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Erika's portfolio review for the semester is on Monday, so I spent the afternoon putting her portfolio together. Boy, did we do a lot of stuff this semester!

In the order it appears in the county documents:


This semester, I introduced Erika to silent reading. Previously, she had done all of her reading out loud. She wound up reading most of her science and social studies books out loud, whereas stories she read silently.

She read 32 books silently this semester, and is currently obsessed with Cam Jansen, having read the entire Young Cam Jansen series already. She's also been reading Magic Tree House books, and a few books that aren't part of a series. Dick King-Smith was a particular favorite author.

She also read 16 books out loud, mainly from the True Books series.

The portfolio also includes samples of Erika's writing, such as letters to her pen pal and stories she wrote.

Page one of "The Four Lives of Meowy"


I find it odd that Health is the second subject on the county form, but it is.

We mostly covered health by discussion, though Erika did learn about muscles, lungs, and the heart in her co-op, do a couple of science activities related to germs, and visit the dentist.

Our discussions were pretty far-ranging this semester, including illegal drugs, radiation, cigarette smoking, the dangerous E Coli outbreak in Germany, poison ivy, knife safety, growing food, and so on.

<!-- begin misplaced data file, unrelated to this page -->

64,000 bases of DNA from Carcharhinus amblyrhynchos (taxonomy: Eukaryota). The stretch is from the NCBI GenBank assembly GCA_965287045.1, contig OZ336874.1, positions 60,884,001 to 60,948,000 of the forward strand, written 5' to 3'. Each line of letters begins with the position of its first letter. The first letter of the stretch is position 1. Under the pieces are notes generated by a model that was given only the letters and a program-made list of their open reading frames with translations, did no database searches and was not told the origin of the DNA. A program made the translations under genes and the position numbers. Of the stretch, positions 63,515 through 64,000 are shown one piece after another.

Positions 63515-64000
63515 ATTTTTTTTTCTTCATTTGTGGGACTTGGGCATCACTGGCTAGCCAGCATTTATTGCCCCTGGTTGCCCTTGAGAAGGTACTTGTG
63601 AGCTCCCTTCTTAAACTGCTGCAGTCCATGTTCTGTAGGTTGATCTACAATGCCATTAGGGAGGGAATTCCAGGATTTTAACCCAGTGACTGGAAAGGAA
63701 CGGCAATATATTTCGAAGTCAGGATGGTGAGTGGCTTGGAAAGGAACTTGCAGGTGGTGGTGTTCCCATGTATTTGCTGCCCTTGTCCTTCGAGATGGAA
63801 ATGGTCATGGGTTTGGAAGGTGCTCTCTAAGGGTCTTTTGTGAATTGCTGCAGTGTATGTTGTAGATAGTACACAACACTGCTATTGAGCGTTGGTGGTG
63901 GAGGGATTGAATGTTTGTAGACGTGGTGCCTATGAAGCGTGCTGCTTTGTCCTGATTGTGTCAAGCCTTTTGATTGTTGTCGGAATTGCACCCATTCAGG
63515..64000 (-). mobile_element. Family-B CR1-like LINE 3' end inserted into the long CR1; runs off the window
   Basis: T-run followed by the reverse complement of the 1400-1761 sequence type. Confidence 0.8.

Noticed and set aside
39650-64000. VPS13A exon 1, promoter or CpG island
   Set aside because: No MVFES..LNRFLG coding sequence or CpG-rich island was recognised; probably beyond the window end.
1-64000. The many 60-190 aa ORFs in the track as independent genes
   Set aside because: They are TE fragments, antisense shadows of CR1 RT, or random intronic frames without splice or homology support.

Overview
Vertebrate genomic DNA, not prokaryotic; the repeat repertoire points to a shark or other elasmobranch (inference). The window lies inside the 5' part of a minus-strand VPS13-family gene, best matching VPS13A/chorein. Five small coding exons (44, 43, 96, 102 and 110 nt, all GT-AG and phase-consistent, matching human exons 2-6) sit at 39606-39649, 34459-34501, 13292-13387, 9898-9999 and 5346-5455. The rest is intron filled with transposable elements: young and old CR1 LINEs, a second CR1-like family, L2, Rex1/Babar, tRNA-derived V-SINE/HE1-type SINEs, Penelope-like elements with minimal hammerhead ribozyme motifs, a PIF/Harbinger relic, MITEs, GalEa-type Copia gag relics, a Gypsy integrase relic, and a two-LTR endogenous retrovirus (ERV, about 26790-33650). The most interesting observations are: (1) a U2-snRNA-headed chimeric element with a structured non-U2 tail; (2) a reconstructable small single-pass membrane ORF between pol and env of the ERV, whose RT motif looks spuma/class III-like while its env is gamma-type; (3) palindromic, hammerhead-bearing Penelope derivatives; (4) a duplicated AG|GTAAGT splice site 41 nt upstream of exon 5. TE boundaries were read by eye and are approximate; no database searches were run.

Erika's math work this semester included numbers up to 100, bar graphs, money up to $1, basic fractions, basic measurement, and addition and subtraction within 20.

This is the simplest section of the portfolio, as I just provided a workbook page for each month along with a list of the materials we used.


I had no idea we'd done so much science this semester until I sat down to put the portfolio together.

We studied Rocks and Minerals, including field trips to the Natural History Museum's Gems and Minerals exhibit and to Kartchner Caverns in Arizona.

We did some work with robotics and computer programming using Lego WeDo.

We studied the habitats, animals, and plants in the various parts of the world we covered in Social Studies. This happened to include the Galapagos Islands, providing an opportunity to discuss Charles Darwin and evolution.

With other kids, Erika explored a range of topics, inlcuding buoyancy, surface tension, germination, astronomy, and static electricity.

Erika watched the first two seasons of Beakman's World, several episodes of "Walking with Dinosaurs" and "Walking with Monsters," some Magic School Bus episodes, and the last couple of episodes of BBC's "Life" series.

And then there were more field trips, including the Air & Space Museum, the Natural History Museum, the American History Museum, the Boston Children's Museum, the Harrisburg Science Museum, the Arizona-Sonora Desert Museum, Saguaro National Park, and Kitt Peak.

Drumming Monkey

Erika and Karl working with the Lego WeDo drumming monkey.

Erika reading the signs

Erika reading the signs at the Air & Space Museum Annex

Sheet of bubble

Erika pulling a huge soap bubble sheet at the Boston Children's Museum

Social Studies

The main thing we did for Social Studies was continue our study of countries around the world. We finished up Canada, moving on to China, Cameroon, and Brazil this semester.

We also did some introductory work on American history, covering prehistory through the precursors of the Revolutionary War.